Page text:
It really is a problematic perspective, logically and practically. Why, after all, would the US want an MB member to be the Egyptian president? At the same time, why would the US not be wary of a return to military rule?

The majority in Egypt simply wants to be free of “American interference” — though some, ironically, still want the benefit of American aid. Many are calling Obama a supporter of terrorism because he has spoken out against the violence of the military and because he think the MB should be included in Egypt’s political future. Really, many regular Egyptians believe the military was justified in its crackdown because the Muslim Brotherhood is seen as a terrorist group instead of a legitimate political party.

To get a flavor of the anger many Egyptians are feeling toward America’s supposed puppeteering of the MB and thwarting of Egyptian will, you need look no further than Obama’s facebook page, which has been utterly overrun by comments like these:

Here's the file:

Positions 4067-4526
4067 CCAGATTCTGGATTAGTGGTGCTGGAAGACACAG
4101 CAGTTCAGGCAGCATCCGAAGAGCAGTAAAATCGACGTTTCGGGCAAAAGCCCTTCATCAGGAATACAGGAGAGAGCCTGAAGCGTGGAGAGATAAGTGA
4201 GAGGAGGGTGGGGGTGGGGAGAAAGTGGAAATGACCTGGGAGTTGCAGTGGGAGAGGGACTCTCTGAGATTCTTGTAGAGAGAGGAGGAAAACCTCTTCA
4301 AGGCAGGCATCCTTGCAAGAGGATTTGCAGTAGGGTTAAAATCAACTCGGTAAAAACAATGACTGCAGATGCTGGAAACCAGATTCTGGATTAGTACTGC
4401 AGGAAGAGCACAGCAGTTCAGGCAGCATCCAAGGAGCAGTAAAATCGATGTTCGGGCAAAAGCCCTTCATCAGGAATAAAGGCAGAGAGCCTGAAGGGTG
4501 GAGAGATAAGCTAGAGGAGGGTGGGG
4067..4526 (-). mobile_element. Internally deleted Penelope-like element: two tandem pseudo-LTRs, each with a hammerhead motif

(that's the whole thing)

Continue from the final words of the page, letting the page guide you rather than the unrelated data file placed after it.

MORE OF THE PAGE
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The pro-Morsi view (i.e. The Muslim Brotherhood view)

The pro-Morsi group is really just the Muslim Brotherhood. Despite the anti-Morsi assertions that the US is in cahoots with the MB, the Brotherhood doesn’t exactly have positively feelings toward the American government. In fact, they think the United States is in cahoots with the anti-Morsi crowd.

Understandably, the Brothers are angry that their man was ousted from office and, to make matters worse, is now being held by the state without legitimate grounds. The reason for this ouster was the enormous popular opposition to Morsi’s government. Also, the military does not like — and has never liked — the MB, and was probably ecstatic at the chance to give Morsi and his MB cronies the boot.